Some women who have delivered previous babies by c-section would like to have their next baby vaginally. This is called vaginal delivery after c-section or VBAC. Women have various reasons for wanting a vaginal delivery after c-section. Some want to avoid the risks and long recovery of surgery while others want to experience a vaginal delivery.
Studies show that vaginal delivery after c-sections are more risky for the woman and baby than a repeat c-section. The most serious danger of vaginal delivery after c-sections is the chance that the c-section scar on the uterus will open up during labor and delivery, or uterine rupture. While very rare, uterine rupture is very dangerous for the mother and baby. Uterine rupture can lead to life-threatening bleeding for the mother and brain damage or even death for the baby.
The biggest and best study on vaginal delivery after c-section was published in the New England Journal of Medicine in 2004. The researchers studied more than 30,000 women who had had a c-section and were pregnant again. Some of these women chose to have a vaginal birth after c-section while others decided on a repeat c-section. The doctors compared the health of the women and babies after both types of delivery. Almost three-quarters (73%) of women had a successful vaginal delivery after c-section. The other 27% of women who tried to deliver vaginally ended up having another c-section. While rare, problems with the woman and baby were more common among vaginal delivery after c-sections compared with repeat c-sections. Only 0.8 % of women had a uterine rupture. Women who tried vaginal delivery after c-sections had more blood transfusions and a greater risk of endometriosis than those who had repeat c-sections. Babies born by vaginal delivery after c-section had a higher risk of brain damage than those born by repeat c-section.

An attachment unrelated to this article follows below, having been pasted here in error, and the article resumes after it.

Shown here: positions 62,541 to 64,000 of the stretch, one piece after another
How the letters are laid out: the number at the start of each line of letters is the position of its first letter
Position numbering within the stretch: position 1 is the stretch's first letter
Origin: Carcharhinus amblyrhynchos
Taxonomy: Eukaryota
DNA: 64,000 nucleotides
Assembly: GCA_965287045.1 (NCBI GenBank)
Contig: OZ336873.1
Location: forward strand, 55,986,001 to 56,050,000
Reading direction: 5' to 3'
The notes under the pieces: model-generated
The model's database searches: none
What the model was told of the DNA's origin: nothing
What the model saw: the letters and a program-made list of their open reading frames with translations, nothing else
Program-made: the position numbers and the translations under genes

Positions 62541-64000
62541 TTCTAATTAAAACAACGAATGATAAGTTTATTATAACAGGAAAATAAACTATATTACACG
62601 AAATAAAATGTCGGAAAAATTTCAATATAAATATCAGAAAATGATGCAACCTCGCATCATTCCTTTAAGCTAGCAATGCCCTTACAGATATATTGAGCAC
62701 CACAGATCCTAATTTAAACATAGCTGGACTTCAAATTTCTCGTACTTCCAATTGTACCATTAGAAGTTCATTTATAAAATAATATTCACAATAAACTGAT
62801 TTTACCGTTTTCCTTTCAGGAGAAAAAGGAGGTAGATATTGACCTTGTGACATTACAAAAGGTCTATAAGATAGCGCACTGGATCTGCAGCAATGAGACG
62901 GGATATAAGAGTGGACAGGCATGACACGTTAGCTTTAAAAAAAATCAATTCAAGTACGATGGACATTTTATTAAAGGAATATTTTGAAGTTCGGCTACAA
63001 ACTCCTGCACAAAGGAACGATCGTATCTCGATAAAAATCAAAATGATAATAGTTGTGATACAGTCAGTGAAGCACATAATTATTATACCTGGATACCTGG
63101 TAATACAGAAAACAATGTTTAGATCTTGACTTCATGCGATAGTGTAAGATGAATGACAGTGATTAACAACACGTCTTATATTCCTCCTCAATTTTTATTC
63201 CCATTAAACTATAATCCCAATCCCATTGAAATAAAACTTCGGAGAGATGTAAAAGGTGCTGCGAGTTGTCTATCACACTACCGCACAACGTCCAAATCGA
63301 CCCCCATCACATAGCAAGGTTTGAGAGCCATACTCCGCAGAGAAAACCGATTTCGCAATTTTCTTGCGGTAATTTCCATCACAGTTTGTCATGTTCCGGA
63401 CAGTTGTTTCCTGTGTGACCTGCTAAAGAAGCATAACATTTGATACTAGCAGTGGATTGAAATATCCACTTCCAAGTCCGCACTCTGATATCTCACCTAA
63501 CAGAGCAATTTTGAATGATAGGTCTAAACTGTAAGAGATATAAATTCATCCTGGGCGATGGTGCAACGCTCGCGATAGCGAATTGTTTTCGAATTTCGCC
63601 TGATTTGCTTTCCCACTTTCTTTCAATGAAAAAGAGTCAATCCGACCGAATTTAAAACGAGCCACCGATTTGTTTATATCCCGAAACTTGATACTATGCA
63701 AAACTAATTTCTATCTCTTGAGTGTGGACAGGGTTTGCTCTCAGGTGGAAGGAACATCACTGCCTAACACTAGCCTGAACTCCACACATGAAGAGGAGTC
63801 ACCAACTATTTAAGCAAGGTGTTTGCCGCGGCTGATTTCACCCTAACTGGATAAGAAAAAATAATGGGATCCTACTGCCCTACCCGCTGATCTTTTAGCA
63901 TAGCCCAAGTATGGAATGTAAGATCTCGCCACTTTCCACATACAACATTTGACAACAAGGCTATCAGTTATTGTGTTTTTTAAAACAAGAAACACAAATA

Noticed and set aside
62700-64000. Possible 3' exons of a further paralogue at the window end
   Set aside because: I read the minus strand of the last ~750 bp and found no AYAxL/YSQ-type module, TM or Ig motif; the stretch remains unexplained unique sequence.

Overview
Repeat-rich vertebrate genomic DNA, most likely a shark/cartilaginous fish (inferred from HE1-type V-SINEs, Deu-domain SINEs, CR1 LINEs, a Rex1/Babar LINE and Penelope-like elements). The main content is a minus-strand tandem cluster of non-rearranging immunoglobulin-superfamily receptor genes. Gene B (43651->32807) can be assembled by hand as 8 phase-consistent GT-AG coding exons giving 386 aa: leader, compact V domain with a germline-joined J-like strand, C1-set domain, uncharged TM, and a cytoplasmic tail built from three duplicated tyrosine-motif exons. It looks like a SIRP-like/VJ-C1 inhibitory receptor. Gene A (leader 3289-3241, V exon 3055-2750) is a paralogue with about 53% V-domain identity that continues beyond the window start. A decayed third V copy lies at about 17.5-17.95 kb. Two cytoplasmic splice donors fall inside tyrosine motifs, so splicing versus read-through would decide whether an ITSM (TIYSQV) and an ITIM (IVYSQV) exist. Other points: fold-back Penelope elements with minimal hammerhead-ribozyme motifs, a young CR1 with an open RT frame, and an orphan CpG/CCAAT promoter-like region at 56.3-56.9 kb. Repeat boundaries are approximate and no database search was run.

The percentage of vaginal delivery after c-sections is dropping in the United States for many reasons. There are worries about the rare, yet possible problems of vaginal delivery after c-sections. A growing number of doctors and hospitals are not allowing vaginal delivery after c-sections because they are afraid of lawsuits that might follow vaginal delivery after c-sections that go wrong. In 2004 the American College of Obstetricians and Gynecologists recommended that hospitals have a surgical team standing by whenever a woman is having a vaginal delivery after c-section .
Doctors are also discouraging or flat out refusing to perform vaginal delivery after c-sections. Sometimes this is because their affiliated hospital does not allow them. In other cases, doctors can not get malpractice insurance to cover claims related to vaginal delivery after c-sections. And some doctors admit they are afraid of getting sued if a vaginal delivery after c-section goes wrong. Choosing to try a vaginal delivery after c-section is a difficult decision for many women. If you are interested in a vaginal birth after a c-section, talk to your doctor and read up on the subject. Only you and your doctor can decide what is best for you. Both vaginal birth after cesarean and planned c-sections both have their benefits and risks. Learn the pros and cons and be aware of possible problems before you make your decision.
The American College of Obstetricians and Gynecologists (ACOG) recommends that doctors consider vaginal delivery after c-section when:
- a woman has had 1 previous planned c-sections done with a low, horizontal cut or incision ("bikini" incision)
- a woman has no other uterine scars (aside from the prior c-section) or problems
- a woman has no known problems with her pelvis
- a doctor is present during all of labor and delivery and can perform an emergency c-section if needed
- an anesthesiologist and other members of a surgical team are standing by in case an emergency c-section is needed